There are risks. Big economic downturn or major war might slow or stop the music. But those things historically come to pass, and the retirements will still be happening all along.

Personal issues, such as training problems or background issues could delay or prevent your progression to the best jobs.

Avoid training failures and background glitches such as legal problems or problems with past employers. Avoid traffic tickets if you can, a bunch of those will be a problem. A college GPA < 3.0 may slow your progression.

When it's all said and done, a medical problem could ground you short term or forever. Best to have a fallback employment plan, and money in the bank to survive for six months in the event of a medical issue.

Xjsar
11-20-2018, 09:24 AM
I do appreciate everyones feed back. Growing up, specifically between 2006-2013, i was around quite a few pilots and and even got my first official job at a small wildland and charter company in my neck of the woods. I heard from quite a few younger pilots, that the entry wages and QOL were horrible in the regional level as well as the ups and downs of the industry back then so i am familiar with how fluctuations. This is what contributes to my fear and hence no progression. Although it does seem to be changing for the better from what my research shows, which is a positive.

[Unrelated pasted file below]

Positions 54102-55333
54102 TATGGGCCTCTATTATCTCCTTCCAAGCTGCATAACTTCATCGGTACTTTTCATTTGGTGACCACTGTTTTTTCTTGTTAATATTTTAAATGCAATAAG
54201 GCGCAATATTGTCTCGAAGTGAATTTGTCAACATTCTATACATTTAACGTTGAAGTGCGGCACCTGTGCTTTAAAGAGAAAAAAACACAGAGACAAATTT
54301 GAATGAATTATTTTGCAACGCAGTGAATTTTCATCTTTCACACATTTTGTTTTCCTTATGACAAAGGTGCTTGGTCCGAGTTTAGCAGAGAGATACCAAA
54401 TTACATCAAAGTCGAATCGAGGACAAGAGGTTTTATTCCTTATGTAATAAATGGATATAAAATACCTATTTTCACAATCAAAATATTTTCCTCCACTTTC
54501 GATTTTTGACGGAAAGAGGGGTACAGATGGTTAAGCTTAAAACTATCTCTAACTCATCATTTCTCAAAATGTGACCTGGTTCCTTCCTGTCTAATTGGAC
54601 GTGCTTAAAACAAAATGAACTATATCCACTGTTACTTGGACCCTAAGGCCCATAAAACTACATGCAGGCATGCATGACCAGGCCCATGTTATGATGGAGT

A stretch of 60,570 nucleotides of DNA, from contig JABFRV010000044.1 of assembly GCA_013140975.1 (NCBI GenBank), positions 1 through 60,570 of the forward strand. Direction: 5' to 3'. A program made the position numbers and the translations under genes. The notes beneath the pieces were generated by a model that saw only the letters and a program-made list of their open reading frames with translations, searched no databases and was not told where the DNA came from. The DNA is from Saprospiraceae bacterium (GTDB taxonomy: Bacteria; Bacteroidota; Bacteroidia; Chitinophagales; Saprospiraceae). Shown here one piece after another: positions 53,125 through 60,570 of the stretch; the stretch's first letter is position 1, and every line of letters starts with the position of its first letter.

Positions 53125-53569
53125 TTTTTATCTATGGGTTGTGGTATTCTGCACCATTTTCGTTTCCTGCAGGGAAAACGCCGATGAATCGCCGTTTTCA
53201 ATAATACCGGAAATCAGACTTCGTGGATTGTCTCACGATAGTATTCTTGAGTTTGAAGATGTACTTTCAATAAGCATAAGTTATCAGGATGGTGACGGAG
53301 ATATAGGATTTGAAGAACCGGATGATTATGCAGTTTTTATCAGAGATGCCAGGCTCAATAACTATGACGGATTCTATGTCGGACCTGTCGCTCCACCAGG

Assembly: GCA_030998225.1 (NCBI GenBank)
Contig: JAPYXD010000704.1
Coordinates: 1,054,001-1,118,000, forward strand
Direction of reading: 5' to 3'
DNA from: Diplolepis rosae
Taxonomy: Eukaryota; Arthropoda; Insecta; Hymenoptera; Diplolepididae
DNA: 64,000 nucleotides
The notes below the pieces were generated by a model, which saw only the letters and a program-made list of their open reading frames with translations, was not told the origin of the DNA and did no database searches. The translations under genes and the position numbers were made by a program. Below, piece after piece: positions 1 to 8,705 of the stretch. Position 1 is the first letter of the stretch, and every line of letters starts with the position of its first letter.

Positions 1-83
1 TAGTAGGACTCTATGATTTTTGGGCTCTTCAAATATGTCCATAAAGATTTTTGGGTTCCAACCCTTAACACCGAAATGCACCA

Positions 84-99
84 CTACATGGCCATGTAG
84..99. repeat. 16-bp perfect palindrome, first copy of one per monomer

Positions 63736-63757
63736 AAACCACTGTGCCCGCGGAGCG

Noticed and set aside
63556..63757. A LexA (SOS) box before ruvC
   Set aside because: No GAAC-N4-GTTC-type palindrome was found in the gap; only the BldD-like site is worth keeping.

My biggest issue is just getting my foot into the door. Once im in, ill do whatever is needed and go wherever needed so thats not the issue.

What kind of timeline is everyone seeing for greenhands from 0-regional? obviously there are an enormous amount of variables, but for the average guy who works full time, has a family, and makes a lower middle class income what kind of timeline? Would it be best to find a loan to just push through the majority of it quickly or slowly work my way through it and pay as i go? Once i have my PPL the Gi bill will cover quite a bit of the other expenses for other certifications

bklynbacon
11-22-2018, 05:46 AM